Even with hydrogen, the tank weight is quite small compared to the content weight. For some examples, you can look here (you may need to do some math to get the actual numbers):
You are right that the heat loss is less of a problem for larger tanks, but structural integrity, especially when facing the aerodynamic forces of launch, becomes a larger problem.
Transporting liquid hydrogen to the moon is probably not a good option. Apart from the high tank volume and weight (compared to other fluids) it also boils away very quickly under thermal radiation. On a path to the moon, the spaceship has to coast for several days, all the while losing fuel.
This usually works the following way: The tank is kept at a certain pressure. If this pressure is exceeded, a valve opens to vent some gas. This way the liquid is constantly boiling: If a bit of heat enters the tank, a bit of hydrogen evaporates and escapes through the valve. The amount of evaporated hydrogen is the entered heat over the specific evaporation heat of hydrogen at its current pressure.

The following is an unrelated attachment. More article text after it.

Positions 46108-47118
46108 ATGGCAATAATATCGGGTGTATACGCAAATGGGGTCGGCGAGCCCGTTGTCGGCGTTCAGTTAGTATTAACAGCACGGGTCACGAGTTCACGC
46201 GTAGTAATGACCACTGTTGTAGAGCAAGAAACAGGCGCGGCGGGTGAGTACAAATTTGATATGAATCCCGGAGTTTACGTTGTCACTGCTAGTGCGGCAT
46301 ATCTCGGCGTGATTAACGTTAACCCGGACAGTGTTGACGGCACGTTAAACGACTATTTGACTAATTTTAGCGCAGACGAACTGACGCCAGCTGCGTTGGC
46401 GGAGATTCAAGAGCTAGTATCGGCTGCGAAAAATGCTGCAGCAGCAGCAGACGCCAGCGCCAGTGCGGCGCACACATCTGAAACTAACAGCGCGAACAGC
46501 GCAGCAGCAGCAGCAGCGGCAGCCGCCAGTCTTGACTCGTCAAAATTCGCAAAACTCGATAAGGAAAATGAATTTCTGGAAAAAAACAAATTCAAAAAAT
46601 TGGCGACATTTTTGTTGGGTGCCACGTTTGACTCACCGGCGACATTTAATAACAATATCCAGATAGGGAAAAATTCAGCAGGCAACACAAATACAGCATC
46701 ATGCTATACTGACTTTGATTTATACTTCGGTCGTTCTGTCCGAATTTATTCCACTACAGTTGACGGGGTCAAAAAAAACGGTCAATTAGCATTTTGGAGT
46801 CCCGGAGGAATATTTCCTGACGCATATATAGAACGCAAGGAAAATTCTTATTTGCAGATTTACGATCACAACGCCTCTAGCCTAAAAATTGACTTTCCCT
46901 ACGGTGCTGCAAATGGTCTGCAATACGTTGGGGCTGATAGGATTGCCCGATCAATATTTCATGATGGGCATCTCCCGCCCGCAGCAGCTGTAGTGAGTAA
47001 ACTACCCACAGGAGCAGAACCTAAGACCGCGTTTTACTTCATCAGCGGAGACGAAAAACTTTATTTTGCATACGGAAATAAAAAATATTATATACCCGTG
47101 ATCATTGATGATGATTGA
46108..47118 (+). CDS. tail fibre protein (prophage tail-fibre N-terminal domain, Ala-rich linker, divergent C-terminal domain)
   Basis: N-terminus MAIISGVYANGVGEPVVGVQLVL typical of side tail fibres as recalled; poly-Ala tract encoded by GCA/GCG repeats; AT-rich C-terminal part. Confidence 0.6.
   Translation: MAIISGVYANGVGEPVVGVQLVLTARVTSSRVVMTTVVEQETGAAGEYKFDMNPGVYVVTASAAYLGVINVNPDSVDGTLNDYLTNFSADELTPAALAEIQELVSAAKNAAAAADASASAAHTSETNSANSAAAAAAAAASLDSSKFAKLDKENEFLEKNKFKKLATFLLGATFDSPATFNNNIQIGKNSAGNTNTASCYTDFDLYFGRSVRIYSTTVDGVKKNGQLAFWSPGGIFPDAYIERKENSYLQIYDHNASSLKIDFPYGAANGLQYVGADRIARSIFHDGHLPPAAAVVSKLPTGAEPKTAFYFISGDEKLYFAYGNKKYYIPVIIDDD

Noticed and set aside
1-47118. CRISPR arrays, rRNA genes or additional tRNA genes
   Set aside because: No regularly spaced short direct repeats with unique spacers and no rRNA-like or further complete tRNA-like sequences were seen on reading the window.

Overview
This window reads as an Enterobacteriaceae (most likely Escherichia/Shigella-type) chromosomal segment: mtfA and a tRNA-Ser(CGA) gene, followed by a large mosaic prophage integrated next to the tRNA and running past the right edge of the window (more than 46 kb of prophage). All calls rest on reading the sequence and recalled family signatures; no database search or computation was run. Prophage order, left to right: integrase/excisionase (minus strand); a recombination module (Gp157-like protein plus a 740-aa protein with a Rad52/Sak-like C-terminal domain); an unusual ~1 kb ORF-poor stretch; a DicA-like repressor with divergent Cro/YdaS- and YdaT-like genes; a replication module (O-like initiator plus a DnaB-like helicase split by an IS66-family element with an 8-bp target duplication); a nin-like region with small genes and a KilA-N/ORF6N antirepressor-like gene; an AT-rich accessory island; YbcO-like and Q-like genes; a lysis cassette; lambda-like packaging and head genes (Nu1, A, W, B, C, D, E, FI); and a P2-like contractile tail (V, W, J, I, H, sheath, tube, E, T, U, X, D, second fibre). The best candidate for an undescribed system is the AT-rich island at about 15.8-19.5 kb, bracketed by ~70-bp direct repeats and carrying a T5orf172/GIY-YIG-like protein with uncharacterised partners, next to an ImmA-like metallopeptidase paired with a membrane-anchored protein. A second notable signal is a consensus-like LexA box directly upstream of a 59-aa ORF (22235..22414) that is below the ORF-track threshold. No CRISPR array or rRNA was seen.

Let's say we set the valve to a higher pressure. Then the hydrogen would keep boiling, and thereby pressurizing the tank, until that higher pressure is reached and the valve opens again. Now we have a bit higher temperature on the tank because the boiling temperature rises with pressure (up to a certain point). Therefore there is less of a temperature difference between the cold hydrogen inside and the solar radiation on the outside and less heat will enter the tank. However, we need to build a thicker tank, and this is generally not worth it. As seen in the document linked above, hydrogen tanks are designed to operate at a modest pressure level of a few bar. (and even this pressure is not because of the temperature in the tank, but because of the pressure requirement of the pump inlet)
The general idea to bring fuel to the moon may be viable, although a lot of energy would be needed to generate sufficient amounts of oxygen for propulsion.
That is unless there is abundant water on the moon, in which case generating fuel and oxidizer would be simpler, but that is still under discussion.